Instrumented Interconnecteds Intelligent

Brian Cotton, Vice President, Frost & Sullivan

Brian Cotton, Vice President, Frost & Sullivan

By Brian Cotton

Last week my company, Frost & Sullivan, hosted a panel discussion in Silicon Valley called, “Smart Cities Solutions,” as part of our Global Growth, Innovation and Leadership exchange. Comprised of municipal government officials and corporate executives, the panel spent 90 minutes discussing the process of building smart cities. Ironically, it wasn’t until the last few minutes of the session that they got around to talking about the citizen.

This got me thinking. As a consultant in the Smart City industry, I have a behind-the-scenes perspective on the development of Smart Cities. And building a successful SmartCity takes time, money, political will, and above all citizen support.

To make informed decisions and be able to support citizens, we need to understand some things about Smart Cities. After all, Frost & Sullivan’s new Smart Cities study is predicting that by 2025, there’ll be 26 Smart Cities in place globally and another 90 cities on the way to becoming smart. So the chances are good that many of us will be living in one.

At Frost & Sullivan, we think of a SmartCity as a set of key players working together to provide services to citizens, with a framework of technology supporting it all. A city is “smart” when the key players use the technology to understand, manage, and predict things relevant to their mandate to serve its citizens. Importantly, the players need to collaborate so that unnecessary overlap is avoided. (For example, I can’t understand why streets are routinely torn up repeatedly to install new water lines, then power cables, then sewer lines.  That’s definitely not smart.) 

In the SmartCity there are two types of players. First, there is Municipal Government, which uses a Smart City to drive down the costs of creating and delivering services, to solve discrete problems like public safety or traffic, and to holistically build a city with the capabilities to sustain future growth. Then there are Technology Companies and Consultants who supply technology, capital and know-how to help build the physical and digital infrastructures and deliver SmartCity services.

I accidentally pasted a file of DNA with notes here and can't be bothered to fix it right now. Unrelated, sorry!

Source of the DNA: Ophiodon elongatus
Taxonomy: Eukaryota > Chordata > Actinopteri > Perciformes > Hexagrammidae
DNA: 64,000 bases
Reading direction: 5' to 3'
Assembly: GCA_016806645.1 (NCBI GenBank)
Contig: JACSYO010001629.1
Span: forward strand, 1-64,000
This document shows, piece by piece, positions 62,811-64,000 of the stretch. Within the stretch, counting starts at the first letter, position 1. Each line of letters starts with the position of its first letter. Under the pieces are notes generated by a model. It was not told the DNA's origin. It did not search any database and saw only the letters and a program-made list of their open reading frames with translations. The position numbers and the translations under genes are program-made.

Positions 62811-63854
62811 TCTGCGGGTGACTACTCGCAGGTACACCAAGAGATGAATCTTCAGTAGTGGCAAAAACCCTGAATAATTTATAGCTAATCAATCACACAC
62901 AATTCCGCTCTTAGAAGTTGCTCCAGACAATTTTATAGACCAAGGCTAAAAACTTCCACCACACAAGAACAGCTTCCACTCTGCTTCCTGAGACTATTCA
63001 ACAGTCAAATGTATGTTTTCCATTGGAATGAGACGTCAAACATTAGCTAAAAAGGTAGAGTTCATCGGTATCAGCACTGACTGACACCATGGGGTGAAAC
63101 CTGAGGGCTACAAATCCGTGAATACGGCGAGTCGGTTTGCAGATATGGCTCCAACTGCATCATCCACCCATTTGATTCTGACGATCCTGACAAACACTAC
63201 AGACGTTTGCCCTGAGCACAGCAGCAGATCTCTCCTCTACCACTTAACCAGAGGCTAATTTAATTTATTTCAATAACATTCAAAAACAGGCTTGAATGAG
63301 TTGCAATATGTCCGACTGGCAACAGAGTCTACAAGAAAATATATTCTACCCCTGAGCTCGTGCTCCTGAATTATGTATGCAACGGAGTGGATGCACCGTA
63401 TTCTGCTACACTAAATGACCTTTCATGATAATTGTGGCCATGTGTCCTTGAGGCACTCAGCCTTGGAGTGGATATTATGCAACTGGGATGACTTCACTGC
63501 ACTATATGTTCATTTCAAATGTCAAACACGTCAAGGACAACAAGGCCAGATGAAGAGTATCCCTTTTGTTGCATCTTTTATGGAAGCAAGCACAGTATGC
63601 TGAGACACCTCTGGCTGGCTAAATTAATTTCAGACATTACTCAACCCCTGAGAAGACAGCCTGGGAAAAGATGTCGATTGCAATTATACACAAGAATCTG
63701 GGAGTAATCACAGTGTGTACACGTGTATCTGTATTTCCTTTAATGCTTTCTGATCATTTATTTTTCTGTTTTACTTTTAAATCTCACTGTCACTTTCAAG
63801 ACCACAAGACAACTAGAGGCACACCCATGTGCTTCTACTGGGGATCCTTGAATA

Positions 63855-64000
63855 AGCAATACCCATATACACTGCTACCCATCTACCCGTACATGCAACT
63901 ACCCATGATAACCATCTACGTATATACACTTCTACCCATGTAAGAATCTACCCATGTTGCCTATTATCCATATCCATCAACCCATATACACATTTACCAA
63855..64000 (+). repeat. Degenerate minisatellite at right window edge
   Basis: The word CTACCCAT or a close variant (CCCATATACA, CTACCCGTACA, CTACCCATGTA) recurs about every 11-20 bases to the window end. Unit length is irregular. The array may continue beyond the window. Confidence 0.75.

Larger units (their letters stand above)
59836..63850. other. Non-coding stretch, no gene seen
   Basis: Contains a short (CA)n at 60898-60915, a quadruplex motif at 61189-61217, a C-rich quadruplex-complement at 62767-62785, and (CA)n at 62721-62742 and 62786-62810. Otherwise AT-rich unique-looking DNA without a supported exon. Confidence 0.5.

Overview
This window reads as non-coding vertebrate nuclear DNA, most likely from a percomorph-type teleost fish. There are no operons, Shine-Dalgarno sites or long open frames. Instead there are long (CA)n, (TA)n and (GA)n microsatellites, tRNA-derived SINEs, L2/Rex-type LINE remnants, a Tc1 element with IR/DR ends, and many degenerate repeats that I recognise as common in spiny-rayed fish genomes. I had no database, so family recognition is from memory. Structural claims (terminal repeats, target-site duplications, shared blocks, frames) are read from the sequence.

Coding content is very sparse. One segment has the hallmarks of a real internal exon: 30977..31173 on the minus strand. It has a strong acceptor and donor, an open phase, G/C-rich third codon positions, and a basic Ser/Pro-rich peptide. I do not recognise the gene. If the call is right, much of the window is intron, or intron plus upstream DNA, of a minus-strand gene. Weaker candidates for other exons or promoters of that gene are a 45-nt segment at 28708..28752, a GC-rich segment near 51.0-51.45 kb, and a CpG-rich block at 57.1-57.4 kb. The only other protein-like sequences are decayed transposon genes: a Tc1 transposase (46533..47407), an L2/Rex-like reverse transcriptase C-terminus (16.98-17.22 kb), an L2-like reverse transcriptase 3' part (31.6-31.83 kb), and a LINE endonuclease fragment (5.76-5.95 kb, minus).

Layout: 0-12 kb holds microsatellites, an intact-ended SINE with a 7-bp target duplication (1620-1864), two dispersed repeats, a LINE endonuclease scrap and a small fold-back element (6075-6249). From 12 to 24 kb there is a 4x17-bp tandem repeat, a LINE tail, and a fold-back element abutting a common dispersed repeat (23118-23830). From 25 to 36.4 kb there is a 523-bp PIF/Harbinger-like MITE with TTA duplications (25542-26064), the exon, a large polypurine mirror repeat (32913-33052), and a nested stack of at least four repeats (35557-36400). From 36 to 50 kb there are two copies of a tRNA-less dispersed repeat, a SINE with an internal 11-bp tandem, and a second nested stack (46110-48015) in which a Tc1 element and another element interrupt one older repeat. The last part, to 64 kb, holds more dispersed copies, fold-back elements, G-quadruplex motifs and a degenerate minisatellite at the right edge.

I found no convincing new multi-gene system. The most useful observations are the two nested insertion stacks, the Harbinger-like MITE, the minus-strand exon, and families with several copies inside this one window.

But if there’s a third player in these solutions, it would be the Citizens themselves. They are a critical piece in Smarter Cities planning because the services we define are designed to enable them to live better lives through improved communities. We also fund the development and operation of the Smart City with our taxes, so in essence, the citizens own the Smart City and the capabilities it brings. To that end, we are truly partners in the development of “Smart.”

In a Smart City, the government uses the capabilities of the city to capture data and insight (such as usage patterns) to understand the needs of citizens and address them effectively. 

But in order for the system to work, we as smart citizens can’t stop at just using the services – we need to provide feedback on them. Our interaction with government directs it and its technology partners, to improve and develop additional smart capabilities and services.

Every citizen in a Smart City is responsible for being actively engaged in shaping how the city serves them. After all, the Smart City is really about them.
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7 Comments
 
December 23, 2013
3:19 am

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December 17, 2013
3:33 am

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December 14, 2013
3:46 am

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Posted by: Jeannine Templer
 
December 14, 2013
1:51 am

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Posted by: Edmundo Hugh
 
November 8, 2013
5:03 am

Couldn’t agree more. This is the reason why we in Denmark has engaged with Universities to get the student on board. For instance we organize case competitions on Smarter Cities and the student are definitely first movers :)


Posted by: Cecilie
 
October 3, 2013
3:26 pm

I agree Hans-Dieter. Getting citizens to participate in (re)building a city on a smart platform means making them aware and care about it. Because every city is unique, so too will every smart city be unique to meet the needs of its citizens. Some cities will want better transportation, some better public safety, some better drinking water. The point is that building a smart city should start with understanding what are citizens’ needs and pain points (demand) and addressing them with smart technology. It shouldn’t be building in some smart technology and then figuring out what needs it could meet.


Posted by: Brian Cotton
 
October 3, 2013
3:09 am

Citizens should be the first and not the least to think about. Citizens are living in their cities, funding them with their taxes, having wishes and desires about their city nobody else knows about. So put citizens first, enable citizens to build their city – it’s all about(e)participation!


Posted by: Hans-Dieter Zimmermann
 
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